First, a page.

MPAC Welcomes DOJ Decision to Remove Religion from Profiling Guidelines

January 18, 2014

MPAC welcomed the Department of Justice’s (DOJ) decision to expand its definition of profiling to include religion. Under the new guidelines, federal law enforcement agents will be prohibited from using religion, sexual orientation or national origin as considerations in their investigations.

SEE: “U.S. to Expand Rules Limiting Use of Profiling by Federal Agents” (New York Times)

“Aside from being the right thing to do, tightening the guidelines on profiling will make our country safer,” said Hoda Elshishtawy, MPAC’s National Policy Analyst. “Focusing on behavior instead of religion allows law enforcement agents to focus on individuals who pose actual threats. This is important in ensuring we use our limited resources effectively.”

While President George W. Bush publicly opposed racial profiling in early 2001, that changed after 9/11. As a result, countless Muslims and people of Arab descent were subjected to questioning, arrest and/or being required to register with what was then the Immigration and Naturalization Service (INS). In 2003, the current profiling rules were created by a Bush administration directive, which stated race may not be used in investigations except for national security matters.

The DOJ’s anticipated rule change comes following pressure from Democrats and civil liberties groups who have long argued that excluding religion, sexual orientation and national origin from the guidelines is not only unconstitutional but ineffective. Attorney General Eric Holder has been an outspoken critic of racial profiling and has reportedly been working on changing the rules for the past few years.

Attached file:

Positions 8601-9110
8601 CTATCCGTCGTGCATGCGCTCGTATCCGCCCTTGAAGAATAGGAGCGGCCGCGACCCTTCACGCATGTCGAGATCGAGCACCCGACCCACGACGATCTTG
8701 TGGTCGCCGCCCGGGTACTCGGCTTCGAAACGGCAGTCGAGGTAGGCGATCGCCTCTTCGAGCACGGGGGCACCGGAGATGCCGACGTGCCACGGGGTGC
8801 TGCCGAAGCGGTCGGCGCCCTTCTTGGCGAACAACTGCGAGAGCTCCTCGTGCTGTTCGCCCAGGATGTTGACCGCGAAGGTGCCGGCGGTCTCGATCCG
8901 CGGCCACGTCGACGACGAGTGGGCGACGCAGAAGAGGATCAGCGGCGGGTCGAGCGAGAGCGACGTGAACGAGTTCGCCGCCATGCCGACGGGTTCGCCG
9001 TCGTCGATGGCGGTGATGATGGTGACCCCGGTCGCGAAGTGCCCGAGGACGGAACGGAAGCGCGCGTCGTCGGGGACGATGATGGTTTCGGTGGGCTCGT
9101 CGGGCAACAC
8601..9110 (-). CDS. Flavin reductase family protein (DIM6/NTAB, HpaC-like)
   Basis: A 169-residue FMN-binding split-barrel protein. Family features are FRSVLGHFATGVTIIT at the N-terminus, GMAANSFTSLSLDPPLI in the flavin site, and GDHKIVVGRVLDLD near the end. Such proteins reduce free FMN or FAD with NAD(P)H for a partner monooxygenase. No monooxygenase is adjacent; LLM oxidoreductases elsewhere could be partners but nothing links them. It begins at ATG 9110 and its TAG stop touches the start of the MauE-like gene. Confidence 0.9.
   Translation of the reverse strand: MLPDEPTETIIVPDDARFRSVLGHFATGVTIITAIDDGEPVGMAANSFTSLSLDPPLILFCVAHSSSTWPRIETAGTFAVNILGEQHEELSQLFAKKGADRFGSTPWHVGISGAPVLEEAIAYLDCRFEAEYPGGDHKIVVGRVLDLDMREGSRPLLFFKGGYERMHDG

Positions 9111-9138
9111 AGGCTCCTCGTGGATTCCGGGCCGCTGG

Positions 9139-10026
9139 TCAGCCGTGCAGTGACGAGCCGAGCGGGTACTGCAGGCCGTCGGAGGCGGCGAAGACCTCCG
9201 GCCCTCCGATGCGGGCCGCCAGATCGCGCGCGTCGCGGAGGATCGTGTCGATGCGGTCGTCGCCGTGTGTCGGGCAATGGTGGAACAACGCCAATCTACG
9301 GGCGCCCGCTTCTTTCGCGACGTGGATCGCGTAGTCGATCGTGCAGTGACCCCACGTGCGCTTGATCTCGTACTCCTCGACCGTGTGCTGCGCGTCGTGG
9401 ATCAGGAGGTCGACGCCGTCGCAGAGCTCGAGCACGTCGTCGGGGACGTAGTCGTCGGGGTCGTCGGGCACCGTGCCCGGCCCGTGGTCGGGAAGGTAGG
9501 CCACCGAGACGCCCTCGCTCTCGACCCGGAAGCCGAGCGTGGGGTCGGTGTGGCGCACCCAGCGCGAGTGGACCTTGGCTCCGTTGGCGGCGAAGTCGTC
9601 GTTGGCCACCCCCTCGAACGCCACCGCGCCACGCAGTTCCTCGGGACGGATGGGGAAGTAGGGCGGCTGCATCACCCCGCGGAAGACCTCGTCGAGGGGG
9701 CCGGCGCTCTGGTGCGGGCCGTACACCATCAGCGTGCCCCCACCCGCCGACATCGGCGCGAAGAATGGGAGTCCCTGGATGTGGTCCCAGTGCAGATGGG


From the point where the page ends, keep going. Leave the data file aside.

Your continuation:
Earlier this week, Holder discussed the policy change during a meeting with New York Mayor Bill de Blasio, who is a fierce opponent of the New York Police Department’s (NYPD) stop-and-frisk policy. Last summer, Holder filed a brief in the Center for Constitutional Rights’ lawsuit against the NYPD policy, in which he suggested that it be put under federal monitoring. The New York Police Department also used religious profiling in its mass surveillance of Muslim communities in and around New York City. In August 2013, a federal judge ruled that the stop-and-frisk policy unconstitutionally targeted minorities.

What remains to be seen is a timeline for implementation and clarification as to whether the current loophole allowing the use of racial profiling in counterterrorism investigations will remain. Though the DOJ’s new rule change would only apply to federal law enforcement agents, we hope the change will send an important signal to local and state law enforcement to follow suit.

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